Advice and Opinion

Prescribed rate of interest drop to 9 percent

As of the beginning of August, the prescribed rate of interest charged on overdue levies in sectional title schemes has been reduced from 15,5% to 9% per annum.

While Prescribed Management Rule 31 (6) allows trustees to charge interest on arrear levy amounts, the amount is not stipulated so the rate of interest is calculated according to the Prescribed Rate of Interest Act, whereby section 1 (2) dictates what interest rate is charged on overdue amounts (which has now been reset by the Minister of Justice to 9%), says Michael Bauer, general manager of the property management company IHFM.

Trustees can only charge the rate of interest above, unless it has been expressly decided by the owners at a general meeting and they have instructed the trustees to charge more, said Bauer. Previous case law, in the case of Body Corporate Lynwood Gardens v Mureli Yegi, shows that even though interest charged on overdue amounts is not meant to exceed the rate set by the Minister, if the instruction comes from the owners within the scheme, they can set it as high as they like, said Bauer.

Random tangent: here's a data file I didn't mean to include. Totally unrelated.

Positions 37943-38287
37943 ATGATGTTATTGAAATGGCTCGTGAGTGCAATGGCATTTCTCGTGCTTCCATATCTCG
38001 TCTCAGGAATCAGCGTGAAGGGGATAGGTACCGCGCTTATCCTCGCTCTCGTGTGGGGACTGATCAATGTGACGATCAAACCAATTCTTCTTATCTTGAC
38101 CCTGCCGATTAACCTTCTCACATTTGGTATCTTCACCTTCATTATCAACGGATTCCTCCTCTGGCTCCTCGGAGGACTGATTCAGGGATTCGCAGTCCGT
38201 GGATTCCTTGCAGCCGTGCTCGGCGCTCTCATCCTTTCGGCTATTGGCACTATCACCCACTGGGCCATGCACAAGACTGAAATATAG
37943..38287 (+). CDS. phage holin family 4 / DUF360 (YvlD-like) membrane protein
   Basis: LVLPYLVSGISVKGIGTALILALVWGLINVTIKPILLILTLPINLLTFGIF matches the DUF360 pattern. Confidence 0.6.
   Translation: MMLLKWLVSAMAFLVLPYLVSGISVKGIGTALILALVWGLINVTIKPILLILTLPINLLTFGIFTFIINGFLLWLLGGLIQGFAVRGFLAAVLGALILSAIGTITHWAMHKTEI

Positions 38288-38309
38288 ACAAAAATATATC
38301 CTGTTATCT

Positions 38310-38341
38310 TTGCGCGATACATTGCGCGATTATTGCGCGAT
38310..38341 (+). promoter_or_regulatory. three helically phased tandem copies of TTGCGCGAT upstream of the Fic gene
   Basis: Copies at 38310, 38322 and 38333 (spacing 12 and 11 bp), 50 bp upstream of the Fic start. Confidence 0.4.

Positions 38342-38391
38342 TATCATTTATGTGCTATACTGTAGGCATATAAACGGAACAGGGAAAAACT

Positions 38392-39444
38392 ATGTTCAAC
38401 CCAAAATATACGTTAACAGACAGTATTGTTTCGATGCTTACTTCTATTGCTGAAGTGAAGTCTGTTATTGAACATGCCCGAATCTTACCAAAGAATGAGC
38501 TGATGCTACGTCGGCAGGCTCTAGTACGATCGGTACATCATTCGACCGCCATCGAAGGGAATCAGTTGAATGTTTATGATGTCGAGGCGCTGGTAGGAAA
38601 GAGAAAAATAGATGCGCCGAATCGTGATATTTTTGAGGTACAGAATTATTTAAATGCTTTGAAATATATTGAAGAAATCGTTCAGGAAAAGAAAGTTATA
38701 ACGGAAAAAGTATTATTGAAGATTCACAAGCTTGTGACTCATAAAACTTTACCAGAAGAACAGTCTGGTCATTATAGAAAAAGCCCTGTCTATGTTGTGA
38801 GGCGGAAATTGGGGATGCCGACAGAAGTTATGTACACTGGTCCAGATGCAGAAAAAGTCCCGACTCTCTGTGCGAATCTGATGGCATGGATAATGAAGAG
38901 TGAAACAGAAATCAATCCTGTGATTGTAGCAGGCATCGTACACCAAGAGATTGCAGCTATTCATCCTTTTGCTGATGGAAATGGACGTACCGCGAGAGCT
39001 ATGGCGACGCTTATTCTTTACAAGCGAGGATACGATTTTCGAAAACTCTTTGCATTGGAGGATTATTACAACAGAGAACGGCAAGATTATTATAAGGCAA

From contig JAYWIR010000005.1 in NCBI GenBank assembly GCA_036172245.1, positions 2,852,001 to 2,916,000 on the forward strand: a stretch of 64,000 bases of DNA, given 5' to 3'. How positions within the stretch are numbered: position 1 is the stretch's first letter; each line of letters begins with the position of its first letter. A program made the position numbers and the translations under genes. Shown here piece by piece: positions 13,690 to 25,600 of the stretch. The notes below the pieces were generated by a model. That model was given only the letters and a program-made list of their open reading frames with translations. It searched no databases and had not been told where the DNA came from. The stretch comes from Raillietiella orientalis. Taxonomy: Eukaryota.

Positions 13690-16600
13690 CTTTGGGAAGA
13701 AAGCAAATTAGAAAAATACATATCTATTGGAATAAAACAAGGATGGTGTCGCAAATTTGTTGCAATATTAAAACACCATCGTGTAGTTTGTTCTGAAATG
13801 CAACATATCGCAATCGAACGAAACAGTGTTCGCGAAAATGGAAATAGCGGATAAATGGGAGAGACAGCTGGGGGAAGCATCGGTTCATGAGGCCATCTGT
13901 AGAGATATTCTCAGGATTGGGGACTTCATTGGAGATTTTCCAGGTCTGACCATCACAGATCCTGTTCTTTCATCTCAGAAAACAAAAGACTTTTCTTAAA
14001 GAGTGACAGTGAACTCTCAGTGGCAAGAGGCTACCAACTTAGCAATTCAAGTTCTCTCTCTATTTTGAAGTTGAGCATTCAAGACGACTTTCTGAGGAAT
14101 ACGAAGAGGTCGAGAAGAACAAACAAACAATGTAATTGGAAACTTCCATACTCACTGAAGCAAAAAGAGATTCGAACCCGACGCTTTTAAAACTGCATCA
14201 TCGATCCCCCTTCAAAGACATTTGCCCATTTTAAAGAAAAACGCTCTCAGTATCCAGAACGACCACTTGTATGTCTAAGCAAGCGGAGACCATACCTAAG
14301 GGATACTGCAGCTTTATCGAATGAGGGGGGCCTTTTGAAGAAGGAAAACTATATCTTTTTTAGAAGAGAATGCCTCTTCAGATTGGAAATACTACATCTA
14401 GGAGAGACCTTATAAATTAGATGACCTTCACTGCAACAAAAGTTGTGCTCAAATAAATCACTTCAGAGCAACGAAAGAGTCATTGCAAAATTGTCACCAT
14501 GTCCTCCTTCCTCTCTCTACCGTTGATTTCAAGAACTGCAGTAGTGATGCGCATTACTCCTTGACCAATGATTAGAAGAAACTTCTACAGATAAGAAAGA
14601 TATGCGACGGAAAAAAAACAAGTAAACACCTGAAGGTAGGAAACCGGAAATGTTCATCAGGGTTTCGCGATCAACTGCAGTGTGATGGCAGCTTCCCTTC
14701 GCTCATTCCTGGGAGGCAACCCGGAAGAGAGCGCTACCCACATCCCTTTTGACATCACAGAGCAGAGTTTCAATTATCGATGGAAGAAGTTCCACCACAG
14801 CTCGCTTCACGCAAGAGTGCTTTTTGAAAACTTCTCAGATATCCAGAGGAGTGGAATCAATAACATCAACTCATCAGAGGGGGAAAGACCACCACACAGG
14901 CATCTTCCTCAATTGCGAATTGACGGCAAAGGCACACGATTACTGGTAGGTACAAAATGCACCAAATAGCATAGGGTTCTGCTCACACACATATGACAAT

In this particular case, the interest rate was set at 120% per year, which is inordinately high, said Bauer, but the courts upheld the decision based on the fact that it was the owners themselves that decided on the amount, and not the trustees alone.

Charging interest on overdue levies, however, is not meant to be an income earner, he said, but rather as a deterrent to owners falling into arrears in the first place and as a way of subsiding the costs of having to carry those who are behind with their payments.

It must be remembered, however, that the in duplum rule does still apply, in that the interest charged cannot exceed the capital amount due, and so when this limit is reached no more interested can be added to the overall account, said Bauer.

“The incentive for both parties must always be for the debt to be settled: for the debtor to pay this quickly to avoid further penalties, and for the body corporate not to become a lender but to recover the money as soon as possible. The trustees must follow the correct credit control procedures so that the accounts do not fall too far into arrears,” said Bauer.